What is Gluten? The word gluten is a derivative from the word “glue.” It is protein from the grains of wheat, barley and rye, which humans process into food products. The protein duo of glutenin and gliadin are present in these grass. As processing washes the starch away, it leaves behind the glue-like gluten.
Meanwhile, gluten gives many baked goods its doughy texture. Gluten gives the elastic quality of dough and the chewiness of foods such as bagels.
The gluten content of flours we use for baking can either have higher or lower gluten content. Higher gluten content flours promote better rising of the dough and make the baked products chewier. We typically use flours that are low in gluten to make cakes. At the same time, we also use the glue property of gluten today to make wallpaper paste.
The old-fashioned way of making wallpaper paste is to mix up high-gluten flour and warm water into a soupy paste, before being applying it to the backing of wallpaper to get it to stick to the walls. It’s that sticky!
What Is Gluten? Its Role in Different Modern Diseases:
People with celiac disease cannot eat gluten because they have an immune response to gluten. This causes their body’s immune system to attack the lining of the small intestines. (There are a plethora of symptoms associated with celiac disease.)
Non-celiac gluten sensitivity, which is also known as gluten intolerance, on the other hand, results in an adverse response or stress response of the body when you ingest gluten.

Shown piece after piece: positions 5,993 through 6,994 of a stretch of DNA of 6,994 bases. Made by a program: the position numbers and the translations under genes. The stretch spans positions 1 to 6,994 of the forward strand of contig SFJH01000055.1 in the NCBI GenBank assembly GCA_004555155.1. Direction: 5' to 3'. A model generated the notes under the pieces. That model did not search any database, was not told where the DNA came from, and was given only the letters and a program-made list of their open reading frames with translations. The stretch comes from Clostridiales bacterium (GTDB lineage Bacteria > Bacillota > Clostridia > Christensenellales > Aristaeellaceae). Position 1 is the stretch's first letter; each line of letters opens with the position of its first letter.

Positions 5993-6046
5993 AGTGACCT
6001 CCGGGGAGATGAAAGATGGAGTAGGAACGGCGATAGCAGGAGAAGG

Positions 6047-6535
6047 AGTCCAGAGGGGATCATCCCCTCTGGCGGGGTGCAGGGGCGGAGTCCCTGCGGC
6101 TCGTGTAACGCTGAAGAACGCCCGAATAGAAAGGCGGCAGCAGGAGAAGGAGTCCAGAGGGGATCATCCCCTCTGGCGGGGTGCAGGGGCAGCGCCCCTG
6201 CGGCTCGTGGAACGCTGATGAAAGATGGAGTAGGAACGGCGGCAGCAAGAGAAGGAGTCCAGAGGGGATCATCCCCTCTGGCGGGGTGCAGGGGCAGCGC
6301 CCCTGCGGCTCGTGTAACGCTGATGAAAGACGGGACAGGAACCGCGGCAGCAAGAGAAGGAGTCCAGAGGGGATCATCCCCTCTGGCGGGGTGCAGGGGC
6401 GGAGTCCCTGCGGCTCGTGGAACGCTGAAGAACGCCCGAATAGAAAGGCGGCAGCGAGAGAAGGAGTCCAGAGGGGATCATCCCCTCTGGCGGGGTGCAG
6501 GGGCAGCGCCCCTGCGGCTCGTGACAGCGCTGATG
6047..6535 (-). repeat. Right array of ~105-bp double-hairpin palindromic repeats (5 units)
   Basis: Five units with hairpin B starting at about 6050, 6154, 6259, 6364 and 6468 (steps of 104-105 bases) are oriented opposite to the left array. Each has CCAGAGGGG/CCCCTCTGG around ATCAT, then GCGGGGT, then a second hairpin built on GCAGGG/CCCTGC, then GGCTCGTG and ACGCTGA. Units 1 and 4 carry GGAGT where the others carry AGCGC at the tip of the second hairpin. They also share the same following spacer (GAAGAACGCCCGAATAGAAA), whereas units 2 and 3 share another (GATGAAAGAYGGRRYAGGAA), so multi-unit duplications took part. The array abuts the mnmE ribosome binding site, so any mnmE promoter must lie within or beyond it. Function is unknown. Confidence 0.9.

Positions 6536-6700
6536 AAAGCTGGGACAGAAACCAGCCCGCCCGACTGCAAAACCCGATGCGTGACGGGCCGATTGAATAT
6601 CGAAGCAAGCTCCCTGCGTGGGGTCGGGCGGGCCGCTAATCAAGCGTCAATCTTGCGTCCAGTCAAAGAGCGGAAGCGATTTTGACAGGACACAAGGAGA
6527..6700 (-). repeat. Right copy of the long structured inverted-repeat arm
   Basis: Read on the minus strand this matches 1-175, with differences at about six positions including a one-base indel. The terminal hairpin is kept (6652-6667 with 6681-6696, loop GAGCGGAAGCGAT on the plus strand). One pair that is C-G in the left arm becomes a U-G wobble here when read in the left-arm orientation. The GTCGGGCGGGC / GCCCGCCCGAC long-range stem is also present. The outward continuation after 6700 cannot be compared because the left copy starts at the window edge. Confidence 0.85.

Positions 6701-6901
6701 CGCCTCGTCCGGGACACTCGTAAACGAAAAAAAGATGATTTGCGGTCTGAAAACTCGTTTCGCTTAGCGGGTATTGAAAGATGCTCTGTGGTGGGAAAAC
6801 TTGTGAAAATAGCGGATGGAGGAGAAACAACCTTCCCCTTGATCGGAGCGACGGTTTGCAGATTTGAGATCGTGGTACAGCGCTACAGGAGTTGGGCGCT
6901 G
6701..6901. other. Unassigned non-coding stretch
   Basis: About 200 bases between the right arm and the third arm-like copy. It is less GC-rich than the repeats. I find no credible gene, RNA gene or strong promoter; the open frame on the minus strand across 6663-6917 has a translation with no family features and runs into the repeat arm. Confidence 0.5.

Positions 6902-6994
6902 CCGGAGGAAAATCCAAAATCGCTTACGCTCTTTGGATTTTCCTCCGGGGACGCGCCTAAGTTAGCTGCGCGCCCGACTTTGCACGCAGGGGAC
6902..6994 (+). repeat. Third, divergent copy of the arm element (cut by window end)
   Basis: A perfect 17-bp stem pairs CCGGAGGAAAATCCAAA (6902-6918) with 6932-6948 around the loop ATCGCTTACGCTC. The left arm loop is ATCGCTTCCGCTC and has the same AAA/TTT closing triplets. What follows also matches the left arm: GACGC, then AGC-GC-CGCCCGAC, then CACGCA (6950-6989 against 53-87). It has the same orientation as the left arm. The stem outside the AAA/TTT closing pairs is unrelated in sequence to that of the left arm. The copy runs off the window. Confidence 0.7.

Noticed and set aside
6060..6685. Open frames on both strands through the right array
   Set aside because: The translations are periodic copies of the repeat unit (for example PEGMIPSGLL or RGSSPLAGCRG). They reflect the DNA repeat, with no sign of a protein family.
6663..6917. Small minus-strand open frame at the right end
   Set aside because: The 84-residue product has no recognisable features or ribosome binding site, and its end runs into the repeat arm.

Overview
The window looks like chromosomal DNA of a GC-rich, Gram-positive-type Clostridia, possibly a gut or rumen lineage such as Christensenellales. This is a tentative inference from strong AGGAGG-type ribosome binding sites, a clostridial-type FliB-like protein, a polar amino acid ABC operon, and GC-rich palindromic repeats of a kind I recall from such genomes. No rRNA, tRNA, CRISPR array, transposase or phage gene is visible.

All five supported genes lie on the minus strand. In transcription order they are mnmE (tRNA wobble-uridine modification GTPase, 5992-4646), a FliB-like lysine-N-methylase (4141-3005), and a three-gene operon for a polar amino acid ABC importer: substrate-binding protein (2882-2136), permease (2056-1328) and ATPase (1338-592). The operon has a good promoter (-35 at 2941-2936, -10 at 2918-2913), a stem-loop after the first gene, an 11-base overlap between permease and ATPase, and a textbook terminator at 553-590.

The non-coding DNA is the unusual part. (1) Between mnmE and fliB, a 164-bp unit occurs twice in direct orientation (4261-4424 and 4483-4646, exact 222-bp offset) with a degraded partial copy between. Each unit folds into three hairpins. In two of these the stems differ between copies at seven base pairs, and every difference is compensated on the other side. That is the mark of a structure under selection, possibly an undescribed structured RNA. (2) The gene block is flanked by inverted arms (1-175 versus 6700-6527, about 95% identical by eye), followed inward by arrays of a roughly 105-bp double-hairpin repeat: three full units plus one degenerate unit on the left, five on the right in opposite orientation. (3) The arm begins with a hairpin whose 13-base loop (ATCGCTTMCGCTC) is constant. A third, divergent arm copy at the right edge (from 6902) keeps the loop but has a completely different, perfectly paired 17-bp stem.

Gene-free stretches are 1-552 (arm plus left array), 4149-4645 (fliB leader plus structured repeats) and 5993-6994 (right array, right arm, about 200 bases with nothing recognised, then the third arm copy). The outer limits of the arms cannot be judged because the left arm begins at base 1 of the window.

Some researchers argue that non-celiac gluten sensitivity can and often involve an immune system response, but unlike celiac, the immune system instead attacks the gluten rather than attacking the body itself.
Many experts believe that even people who don’t appear to react to gluten must eliminate gluten from their diet. An intolerance to gluten can often be asymptomatic. Gluten can cause many adverse reactions impacting our health without us realizing it.
Gluten is often involved in many of the following symptoms:
- Digestion issues
- Hormonal issues
- Skin problems including acne
- Having autoimmune disease
- Brain fog
It may also be good to note that the gluten we eat today is highly refined and processed. It is not our grandmothers’ gluten. Our bodies are truly not equipped to digest gluten and certainly not in the mass quantities that we eat it today.